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Carabao

The carabao is a domestic swamp-type water buffalo native to the Philippines. Despite the popular notion that this bovine has been declared as the national animal of the Philippines, the National Commission for Culture and the Arts of the Philippines has stated that this is not the case as it has no basis in Philippine law. Carabaos were introduced to Guam from the Philippines in the 17th century, they have acquired great cultural significance to native Chamorro and is considered as the unofficial national animal of Guam. In Malaysia, carabaos are the official animal of the state of Negeri Sembilan; the Spanish word carabao is derived from Visayan karabàw. Cognates include Cebuano kábaw, Javanese kebo, Malay kerbau, Indonesian Dutch karbouw; the female is called a caraballa. The word's resemblance to caribou is coincidental, they do not share a common etymology - an example of a false cognate. Carabaos are known in Tagalog as kalabáw, derived from Spanish. Before the Spanish colonial period, carabaos were more known as nowang or anowang and damulag among the ethnic groups of southern and central Luzon.

They vary in colour from light grey to slate grey. The horns curve backward toward the neck. Chevrons are common. Albinoids are present in the proportion of about 3% of the buffalo population. Mature male carabaos weigh 420–500 kg, females 400–425 kg. Height at withers of the male ranges from 127 to 137 cm, of the female from 124 to 129 cm. Water buffaloes imported to the Philippines from Cambodia in the early 20th century are called "Cambodian carabaos", they have white or yellowish hair on a pinkish skin, but the eyes and mouth are dark, the skin may be speckled. They are bigger and have larger horns. Males weigh on average 673 measure 141 cm at the withers. Water buffaloes are well adapted to a humid climate. Water availability is of high importance in hot climates since they need wallows, rivers, or splashing water to reduce the heat load and thermal stress. Swamp buffaloes prefer to wallow in a mudhole, their objective is to acquire a thick coating of mud. They thrive on many aquatic plants and in time of flood will graze submerged, raising their heads above the water and carrying quantities of edible plants.

They eat reeds, the giant reed, sedges, the common water hyacinth, rushes. Green fodders are used for intensive milk production and for fattening. Many fodder crops are chaffed, or pulped. Trials in the Philippines showed that the carabao, on poor-quality roughage, had a better feed conversion rate than cattle; the carabao cools itself by lying in a mud during the heat of the day. Mud, caked on to its body protects it from bothersome insects; the carabao feeds in the cool of the mornings and evenings. Its lifespan is 18 to 20 years and the female carabao can deliver one calf each year; the oldest evidence of water buffaloes discovered in the Philippines are multiple fragmentary skeletal remains recovered from the upper layers of the Neolithic Nagsabaran site, part of the Lal-lo and Gattaran Shell Middens of northern Luzon. Most of the remains consisted of skull fragments all of which have cut marks indicating they were butchered; the remains are associated with red slipped pottery, spindle whorls, stone adzes, jade bracelets.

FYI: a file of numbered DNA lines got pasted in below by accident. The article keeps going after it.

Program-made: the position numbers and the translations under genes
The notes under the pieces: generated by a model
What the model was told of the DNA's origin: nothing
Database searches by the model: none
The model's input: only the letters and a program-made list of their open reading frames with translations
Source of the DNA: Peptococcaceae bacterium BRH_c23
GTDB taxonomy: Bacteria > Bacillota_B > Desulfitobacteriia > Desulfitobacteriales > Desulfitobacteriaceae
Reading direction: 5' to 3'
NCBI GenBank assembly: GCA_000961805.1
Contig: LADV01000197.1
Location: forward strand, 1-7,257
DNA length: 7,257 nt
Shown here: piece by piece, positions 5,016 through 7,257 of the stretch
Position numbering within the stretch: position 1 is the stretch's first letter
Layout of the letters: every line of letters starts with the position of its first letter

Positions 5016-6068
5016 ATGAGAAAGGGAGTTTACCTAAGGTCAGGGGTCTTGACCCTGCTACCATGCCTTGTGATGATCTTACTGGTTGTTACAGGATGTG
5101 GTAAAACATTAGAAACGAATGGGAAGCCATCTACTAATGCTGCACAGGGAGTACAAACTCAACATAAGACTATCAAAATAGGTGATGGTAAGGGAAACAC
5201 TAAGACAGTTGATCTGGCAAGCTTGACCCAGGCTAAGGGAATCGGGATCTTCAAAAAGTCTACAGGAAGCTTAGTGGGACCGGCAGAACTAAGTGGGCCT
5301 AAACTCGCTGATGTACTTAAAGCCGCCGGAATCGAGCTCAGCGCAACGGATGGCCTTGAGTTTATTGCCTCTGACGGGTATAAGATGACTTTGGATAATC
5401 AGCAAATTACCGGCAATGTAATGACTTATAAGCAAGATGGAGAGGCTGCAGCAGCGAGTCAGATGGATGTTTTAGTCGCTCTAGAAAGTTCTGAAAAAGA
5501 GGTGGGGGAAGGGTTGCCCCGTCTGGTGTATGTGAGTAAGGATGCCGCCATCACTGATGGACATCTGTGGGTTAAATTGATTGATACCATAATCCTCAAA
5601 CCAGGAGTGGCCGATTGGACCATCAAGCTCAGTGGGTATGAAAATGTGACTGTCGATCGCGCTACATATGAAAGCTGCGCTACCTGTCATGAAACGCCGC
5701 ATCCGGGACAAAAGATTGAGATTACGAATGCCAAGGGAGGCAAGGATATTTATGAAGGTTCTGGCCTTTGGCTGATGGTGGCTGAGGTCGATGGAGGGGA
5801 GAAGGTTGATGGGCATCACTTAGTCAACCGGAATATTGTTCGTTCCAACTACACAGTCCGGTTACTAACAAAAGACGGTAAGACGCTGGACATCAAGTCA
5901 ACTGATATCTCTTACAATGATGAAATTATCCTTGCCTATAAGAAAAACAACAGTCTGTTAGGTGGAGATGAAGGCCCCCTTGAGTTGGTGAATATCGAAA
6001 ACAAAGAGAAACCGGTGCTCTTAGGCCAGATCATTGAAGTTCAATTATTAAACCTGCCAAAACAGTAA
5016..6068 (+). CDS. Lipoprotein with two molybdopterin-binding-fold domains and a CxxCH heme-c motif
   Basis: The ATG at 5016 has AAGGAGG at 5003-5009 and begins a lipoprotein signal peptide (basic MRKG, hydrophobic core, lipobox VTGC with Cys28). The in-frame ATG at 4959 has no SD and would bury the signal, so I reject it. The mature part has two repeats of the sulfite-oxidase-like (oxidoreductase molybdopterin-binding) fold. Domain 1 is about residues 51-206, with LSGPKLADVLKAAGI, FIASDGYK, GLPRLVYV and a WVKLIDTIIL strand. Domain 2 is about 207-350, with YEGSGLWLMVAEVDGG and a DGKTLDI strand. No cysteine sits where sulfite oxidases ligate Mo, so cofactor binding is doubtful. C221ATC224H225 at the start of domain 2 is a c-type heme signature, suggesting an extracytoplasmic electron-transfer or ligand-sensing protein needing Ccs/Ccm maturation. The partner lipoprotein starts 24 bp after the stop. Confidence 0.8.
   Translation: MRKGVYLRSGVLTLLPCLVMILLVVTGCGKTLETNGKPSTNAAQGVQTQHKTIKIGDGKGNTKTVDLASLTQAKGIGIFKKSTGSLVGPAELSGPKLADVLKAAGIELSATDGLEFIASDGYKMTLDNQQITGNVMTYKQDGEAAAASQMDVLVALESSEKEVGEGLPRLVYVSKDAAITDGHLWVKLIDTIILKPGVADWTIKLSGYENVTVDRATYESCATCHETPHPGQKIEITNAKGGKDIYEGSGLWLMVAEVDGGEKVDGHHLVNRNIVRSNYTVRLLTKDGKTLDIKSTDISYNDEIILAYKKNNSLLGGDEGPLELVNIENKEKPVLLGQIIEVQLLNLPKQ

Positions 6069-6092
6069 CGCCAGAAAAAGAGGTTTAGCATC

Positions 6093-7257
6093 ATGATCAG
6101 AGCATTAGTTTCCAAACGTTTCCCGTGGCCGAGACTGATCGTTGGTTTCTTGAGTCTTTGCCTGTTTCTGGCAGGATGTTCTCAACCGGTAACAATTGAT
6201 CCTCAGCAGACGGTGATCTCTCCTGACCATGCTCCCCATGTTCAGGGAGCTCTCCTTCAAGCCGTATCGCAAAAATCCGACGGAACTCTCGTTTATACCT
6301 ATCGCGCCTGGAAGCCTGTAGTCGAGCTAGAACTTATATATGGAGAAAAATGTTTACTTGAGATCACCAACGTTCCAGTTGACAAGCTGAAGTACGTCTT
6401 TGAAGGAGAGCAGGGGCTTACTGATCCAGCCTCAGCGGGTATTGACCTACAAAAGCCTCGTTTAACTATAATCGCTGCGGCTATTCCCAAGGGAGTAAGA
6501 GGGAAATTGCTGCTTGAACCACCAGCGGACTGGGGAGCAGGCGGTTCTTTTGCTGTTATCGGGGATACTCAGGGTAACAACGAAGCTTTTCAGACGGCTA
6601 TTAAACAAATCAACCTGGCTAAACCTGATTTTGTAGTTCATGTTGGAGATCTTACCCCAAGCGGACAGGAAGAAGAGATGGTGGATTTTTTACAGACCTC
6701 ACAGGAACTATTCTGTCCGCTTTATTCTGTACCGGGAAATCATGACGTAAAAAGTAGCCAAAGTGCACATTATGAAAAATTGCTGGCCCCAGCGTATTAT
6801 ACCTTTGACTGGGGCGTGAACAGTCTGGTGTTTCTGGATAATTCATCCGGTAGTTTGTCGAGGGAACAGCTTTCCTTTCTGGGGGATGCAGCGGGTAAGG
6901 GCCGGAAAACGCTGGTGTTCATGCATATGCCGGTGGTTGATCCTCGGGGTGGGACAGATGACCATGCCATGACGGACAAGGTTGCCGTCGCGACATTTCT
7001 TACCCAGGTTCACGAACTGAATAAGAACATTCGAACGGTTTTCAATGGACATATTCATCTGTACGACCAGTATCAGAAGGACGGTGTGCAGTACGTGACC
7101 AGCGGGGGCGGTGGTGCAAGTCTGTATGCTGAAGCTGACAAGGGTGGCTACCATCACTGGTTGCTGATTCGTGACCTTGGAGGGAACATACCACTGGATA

Based on the radiocarbon date of the layer in which the oldest fragments were found, water buffaloes were first introduced to the Philippines by at least 500 BCE. In the early 20th century, other breeds of water buffaloes were imported from China and Cambodia for work in sugarcane plantations; these were larger and have bigger horns. Murrah buffaloes were first introduced from India in 1917. A few representatives of the Niliravi breed have been acquired; the word carabao is now used for the imported river type buffaloes, as well as for the local swamp buffaloes. Carabaos are distributed in all the larger islands of the Philippines. Carabao hide was once used extensively to create a variety of products, including the armor of precolonial Filipino warriors. In 1993, the Philippine Carabao Center was established to conserve and promote the carabao as a source of draft animal power, meat and hide to benefit the rural farmers through carabao genetic improvement, technology development and dissemination, establishment of carabao-based enterprises, thus ensuring higher income and better nutrition.